Brain Scans for Headaches Overused and Costly to System

March 18, 2014

Unnecessary brain scans for complaints of headache and migraine becoming more popular, but are costly for the health care system.

Neuroimaging tests for complaints of headaches and migraines are overused despite multiple recommendations against routine imaging, according to a research letter published in JAMA Internal Medicine.

“Lots of guidelines say we shouldn’t do this – including ones from neurology and radiology groups – yet we still do it a lot,” lead author Brian Callaghan, MD, MS, said in a release. “This is a tremendous cost in health care without a lot of evidence to justify the cost.”

Researchers from the University of Michigan Medical School used information gathered from the National Ambulatory Medical care Survey (NAMCS) to analyze all headache visits for patients 18 years or older between 2009 and 2010. They found that there were 51.1 million headache-related patient visits, with 25.4 million being recorded as migraines. Most patients (88 percent) were younger than 65 years. Seventy-eight percent of the total were women.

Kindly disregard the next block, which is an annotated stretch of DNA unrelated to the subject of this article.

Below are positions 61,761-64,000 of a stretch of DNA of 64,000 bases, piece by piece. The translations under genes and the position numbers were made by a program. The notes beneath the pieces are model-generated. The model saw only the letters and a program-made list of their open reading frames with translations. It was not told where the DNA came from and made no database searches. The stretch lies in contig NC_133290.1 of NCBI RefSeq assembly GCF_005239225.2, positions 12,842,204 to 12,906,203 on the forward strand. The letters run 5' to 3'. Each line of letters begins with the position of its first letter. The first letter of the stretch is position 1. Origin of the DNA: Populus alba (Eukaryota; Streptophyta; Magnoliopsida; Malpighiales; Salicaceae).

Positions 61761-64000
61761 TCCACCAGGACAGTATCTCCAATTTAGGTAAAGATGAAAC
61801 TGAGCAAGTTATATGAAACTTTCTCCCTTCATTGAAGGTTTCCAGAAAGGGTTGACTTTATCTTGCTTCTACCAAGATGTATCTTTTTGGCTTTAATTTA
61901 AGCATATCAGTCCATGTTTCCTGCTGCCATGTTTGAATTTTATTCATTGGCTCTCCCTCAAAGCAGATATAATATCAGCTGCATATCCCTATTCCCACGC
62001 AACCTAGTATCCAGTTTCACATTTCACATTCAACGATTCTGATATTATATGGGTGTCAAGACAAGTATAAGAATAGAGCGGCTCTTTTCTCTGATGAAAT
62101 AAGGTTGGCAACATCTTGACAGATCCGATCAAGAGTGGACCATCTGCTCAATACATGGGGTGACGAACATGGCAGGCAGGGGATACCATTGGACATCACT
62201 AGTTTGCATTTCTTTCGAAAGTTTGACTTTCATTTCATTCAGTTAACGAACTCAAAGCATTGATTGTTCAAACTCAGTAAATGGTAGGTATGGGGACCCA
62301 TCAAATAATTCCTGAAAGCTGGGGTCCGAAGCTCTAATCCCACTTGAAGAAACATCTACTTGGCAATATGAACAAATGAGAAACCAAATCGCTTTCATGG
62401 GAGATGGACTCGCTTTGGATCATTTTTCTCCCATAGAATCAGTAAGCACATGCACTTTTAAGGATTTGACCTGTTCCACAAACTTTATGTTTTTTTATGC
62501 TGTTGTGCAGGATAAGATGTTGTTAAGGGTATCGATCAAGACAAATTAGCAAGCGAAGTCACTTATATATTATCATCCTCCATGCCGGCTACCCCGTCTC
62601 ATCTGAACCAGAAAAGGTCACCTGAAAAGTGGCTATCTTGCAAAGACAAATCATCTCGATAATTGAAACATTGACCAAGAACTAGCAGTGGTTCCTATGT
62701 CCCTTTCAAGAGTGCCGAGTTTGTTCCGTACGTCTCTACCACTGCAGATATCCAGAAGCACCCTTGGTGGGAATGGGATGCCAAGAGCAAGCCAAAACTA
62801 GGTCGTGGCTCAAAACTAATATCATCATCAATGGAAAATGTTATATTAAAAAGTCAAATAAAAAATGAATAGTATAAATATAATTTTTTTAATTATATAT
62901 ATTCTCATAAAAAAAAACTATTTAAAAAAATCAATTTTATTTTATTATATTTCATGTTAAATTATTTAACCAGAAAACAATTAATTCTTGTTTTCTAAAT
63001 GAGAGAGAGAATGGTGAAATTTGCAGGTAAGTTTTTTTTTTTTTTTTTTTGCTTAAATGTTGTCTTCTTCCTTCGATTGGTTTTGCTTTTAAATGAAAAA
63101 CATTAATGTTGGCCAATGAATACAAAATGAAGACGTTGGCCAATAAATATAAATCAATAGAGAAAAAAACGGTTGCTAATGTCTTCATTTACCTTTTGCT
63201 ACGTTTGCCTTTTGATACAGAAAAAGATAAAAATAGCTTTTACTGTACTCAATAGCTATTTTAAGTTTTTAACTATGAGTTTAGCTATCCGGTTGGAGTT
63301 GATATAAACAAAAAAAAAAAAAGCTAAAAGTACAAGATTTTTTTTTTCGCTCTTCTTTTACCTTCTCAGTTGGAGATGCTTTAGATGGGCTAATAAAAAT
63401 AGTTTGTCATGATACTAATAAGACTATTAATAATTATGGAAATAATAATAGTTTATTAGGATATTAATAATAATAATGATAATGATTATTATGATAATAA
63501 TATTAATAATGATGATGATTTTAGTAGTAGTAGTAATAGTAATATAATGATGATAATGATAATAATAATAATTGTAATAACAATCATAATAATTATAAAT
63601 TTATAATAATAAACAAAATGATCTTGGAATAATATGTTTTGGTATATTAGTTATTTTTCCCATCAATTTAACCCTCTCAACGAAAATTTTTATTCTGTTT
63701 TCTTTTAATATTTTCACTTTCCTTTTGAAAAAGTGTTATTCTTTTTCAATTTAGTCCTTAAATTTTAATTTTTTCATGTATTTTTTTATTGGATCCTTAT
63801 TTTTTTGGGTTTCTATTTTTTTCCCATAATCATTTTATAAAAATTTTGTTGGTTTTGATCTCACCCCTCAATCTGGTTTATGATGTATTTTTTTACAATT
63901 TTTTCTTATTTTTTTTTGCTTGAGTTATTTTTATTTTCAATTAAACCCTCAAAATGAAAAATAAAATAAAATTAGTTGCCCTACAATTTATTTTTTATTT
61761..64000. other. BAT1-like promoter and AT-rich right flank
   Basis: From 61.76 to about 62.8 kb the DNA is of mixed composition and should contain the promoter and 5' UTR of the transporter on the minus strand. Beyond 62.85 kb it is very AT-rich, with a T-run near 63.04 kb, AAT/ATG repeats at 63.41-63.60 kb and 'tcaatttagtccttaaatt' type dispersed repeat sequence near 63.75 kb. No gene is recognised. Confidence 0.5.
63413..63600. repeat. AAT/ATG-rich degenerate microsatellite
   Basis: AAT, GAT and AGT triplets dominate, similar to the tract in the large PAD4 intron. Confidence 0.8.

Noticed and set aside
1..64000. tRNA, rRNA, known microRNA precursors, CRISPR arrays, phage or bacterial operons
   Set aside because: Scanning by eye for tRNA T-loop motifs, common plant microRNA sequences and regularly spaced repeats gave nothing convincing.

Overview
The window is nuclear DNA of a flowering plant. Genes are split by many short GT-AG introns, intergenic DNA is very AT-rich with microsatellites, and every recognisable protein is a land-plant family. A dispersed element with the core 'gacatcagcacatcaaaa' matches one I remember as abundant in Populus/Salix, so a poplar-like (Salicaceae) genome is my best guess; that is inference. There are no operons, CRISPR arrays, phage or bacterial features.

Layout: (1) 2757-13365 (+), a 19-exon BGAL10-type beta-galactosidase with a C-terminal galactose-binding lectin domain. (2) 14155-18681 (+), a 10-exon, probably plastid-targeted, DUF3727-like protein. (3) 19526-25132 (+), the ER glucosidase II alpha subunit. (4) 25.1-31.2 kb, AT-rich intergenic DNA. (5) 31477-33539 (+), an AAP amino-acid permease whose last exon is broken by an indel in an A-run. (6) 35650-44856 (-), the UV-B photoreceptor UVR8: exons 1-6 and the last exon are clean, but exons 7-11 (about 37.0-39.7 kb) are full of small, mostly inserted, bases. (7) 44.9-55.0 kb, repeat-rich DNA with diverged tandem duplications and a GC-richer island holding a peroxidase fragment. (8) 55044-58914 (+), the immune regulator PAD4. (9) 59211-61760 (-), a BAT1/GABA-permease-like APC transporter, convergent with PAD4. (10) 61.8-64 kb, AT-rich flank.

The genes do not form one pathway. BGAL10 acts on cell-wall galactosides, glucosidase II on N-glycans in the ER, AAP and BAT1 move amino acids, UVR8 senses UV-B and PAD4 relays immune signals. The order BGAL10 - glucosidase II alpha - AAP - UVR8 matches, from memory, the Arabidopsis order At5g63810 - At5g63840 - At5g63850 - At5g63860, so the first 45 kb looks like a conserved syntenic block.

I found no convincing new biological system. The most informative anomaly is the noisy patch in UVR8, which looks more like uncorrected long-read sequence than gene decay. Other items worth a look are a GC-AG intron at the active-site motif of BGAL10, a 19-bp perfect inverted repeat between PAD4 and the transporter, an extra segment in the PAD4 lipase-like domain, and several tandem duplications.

The majority of patient visits (55 percent) were to primary care physicians. Twenty percent of visits were to neurologists, 13 percent to other specialists and 12 percent to nonprimary care generalists. The researchers found that the rate of tests was higher if headache was listed as the primary diagnosis for the visit. Computed tomography or MRI was performed for 12.4 percent of all headache visits and 9.8 percent of migraine visits.

Imaging for headache and migraine is costly. “Total neuroimaging expenditures were estimated at $3.9 billion over four years, including $1.5 billion from migraine visits,” the authors wrote. “Between 1995 and 2010, neuroimaging utilization increased from 5.1 percent to 14.7 percent of all annual headache visits.” However, these costs do not include other costs, such as follow-up tests and any treatment that might be ordered if the scan finds something. Another concern regarding overuse of imaging is radiation exposure from the CT scans.

Callaghan suggests that patients who do have headaches listen to their physician regarding the utility of neuroimaging.